Sydney Modern Ambitions
Design concepts for the Art Gallery of NSW’s Sydney Modern Project by winning architects Kazuyo Sejima. Source: SMH
Mathew Westwood, AGNSW director Michael Brand’s Sydney Modern ambitions, The Weekend Australian, 16 July 2016
Interstate rivalry is alive and well among the nation’s state art galleries. The best and busiest is in Melbourne, where the National Gallery of Victoria is quietly moving ahead with plans for a third site for contemporary art. Queensland Art Gallery’s contemporary venue, the Gallery of Modern Art, opened on the banks of the Brisbane River a decade ago.
Tasmania has its modern-art magnet, too, the Museum of Old and New Art built by millionaire gambler David Walsh.
It can make Sydney look a poor relation. The Art Gallery of NSW occupies one of the best sites in the city: the Domain parklands on one side, harbour views on the other. But every space of the gallery is used, cramping its style for blockbuster shows and even restricting the number of school visits. Sydney, the argument goes, should have a destination art museum, a visual arts complement to the Opera House.
Last year the gallery revealed plans for a bold new extension, an adjoining building to be called Sydney Modern: an architectural landmark designed by one of the world’s hottest firms, SANAA. The building would double the gallery’s size, with spaces for indigenous art, large-scale exhibitions, a restaurant and function centre. The projected cost is $450 million.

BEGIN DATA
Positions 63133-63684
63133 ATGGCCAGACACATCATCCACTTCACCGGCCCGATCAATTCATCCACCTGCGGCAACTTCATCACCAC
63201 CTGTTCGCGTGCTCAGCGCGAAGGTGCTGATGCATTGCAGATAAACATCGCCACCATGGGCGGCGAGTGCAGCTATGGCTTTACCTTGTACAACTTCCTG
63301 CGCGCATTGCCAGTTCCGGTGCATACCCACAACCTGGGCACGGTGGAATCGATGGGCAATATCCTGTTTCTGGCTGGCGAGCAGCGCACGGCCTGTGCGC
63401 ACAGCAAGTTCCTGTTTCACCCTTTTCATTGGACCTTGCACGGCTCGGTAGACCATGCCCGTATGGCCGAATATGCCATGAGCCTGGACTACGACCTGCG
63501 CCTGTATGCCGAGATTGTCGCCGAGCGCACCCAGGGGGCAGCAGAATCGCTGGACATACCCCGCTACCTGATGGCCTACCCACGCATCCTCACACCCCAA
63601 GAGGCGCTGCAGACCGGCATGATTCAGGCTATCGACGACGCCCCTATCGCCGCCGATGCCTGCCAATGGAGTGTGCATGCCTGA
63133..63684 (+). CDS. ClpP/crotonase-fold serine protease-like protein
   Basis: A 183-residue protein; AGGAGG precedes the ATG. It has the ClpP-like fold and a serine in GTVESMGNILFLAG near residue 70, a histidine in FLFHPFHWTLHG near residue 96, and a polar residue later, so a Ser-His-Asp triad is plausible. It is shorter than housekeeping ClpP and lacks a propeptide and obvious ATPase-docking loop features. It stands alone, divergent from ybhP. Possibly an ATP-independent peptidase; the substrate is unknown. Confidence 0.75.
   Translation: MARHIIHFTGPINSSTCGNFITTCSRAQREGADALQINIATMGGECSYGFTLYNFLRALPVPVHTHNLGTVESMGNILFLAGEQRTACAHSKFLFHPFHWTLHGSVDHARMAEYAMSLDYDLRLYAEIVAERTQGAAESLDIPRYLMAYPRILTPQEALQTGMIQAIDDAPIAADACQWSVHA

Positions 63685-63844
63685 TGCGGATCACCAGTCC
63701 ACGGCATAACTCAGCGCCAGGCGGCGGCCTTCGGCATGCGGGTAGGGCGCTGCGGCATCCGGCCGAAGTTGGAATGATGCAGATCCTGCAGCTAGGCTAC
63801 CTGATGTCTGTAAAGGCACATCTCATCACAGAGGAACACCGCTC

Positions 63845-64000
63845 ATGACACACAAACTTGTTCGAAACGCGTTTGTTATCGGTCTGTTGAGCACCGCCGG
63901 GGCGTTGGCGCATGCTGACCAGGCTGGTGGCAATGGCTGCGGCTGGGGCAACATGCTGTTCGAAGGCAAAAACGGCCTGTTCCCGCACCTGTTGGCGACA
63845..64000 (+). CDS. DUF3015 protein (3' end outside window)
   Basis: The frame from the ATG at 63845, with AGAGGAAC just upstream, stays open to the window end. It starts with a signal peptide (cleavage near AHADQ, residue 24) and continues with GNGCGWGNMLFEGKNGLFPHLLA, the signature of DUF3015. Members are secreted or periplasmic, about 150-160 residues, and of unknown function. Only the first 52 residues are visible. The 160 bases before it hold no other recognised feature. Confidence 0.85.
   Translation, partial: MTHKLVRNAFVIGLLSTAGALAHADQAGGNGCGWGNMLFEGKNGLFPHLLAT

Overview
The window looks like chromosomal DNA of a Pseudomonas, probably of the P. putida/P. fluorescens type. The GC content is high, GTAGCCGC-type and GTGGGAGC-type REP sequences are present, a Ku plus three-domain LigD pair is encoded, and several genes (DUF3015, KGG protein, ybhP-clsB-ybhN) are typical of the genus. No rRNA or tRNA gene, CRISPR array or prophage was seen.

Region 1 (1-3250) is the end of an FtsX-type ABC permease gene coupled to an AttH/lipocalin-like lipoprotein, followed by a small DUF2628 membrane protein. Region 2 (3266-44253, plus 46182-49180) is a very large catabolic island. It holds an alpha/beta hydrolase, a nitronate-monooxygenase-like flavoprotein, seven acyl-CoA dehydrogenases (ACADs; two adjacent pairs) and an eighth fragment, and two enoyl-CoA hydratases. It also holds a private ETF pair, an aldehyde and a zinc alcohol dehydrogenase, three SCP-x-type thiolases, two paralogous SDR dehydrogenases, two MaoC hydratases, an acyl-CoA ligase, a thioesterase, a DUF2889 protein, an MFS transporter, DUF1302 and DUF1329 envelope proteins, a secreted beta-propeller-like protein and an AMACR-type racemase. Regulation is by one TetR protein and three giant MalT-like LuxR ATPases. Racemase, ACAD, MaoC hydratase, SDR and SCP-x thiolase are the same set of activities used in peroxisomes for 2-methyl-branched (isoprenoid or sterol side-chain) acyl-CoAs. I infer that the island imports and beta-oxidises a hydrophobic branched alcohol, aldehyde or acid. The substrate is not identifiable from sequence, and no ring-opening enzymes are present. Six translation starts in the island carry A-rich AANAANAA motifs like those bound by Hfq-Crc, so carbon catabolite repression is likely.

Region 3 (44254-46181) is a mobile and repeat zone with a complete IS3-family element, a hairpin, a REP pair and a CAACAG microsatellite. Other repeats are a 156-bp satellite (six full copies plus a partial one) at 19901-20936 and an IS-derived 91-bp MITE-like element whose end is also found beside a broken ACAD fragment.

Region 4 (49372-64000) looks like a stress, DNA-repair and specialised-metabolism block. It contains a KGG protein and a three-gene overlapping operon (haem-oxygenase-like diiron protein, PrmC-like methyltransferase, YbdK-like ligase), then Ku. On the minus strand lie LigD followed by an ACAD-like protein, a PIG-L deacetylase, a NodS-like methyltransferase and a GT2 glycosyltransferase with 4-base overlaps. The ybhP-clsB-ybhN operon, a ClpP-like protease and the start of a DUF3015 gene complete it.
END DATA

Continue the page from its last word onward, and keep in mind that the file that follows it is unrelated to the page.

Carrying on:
If all goes to plan, Sydney Modern will open in 2021 for the AGNSW’s 150th anniversary. But that seems a long way off, as the gallery still does not have the cash or approval to proceed.
It aims to raise $100m in donations — for the right price, it will put a benefactor’s name over the front door — but so far has not identified a single donor in support of the project.
The NSW government — with $600m to spend on cultural infrastructure — has given $15m for development work, but nothing more in the recent state budget. Funding for SANAA’s initial engagement ended last month, with no sign of Sydney Modern moving into construction phase anytime soon.
Read more (may involve paywall)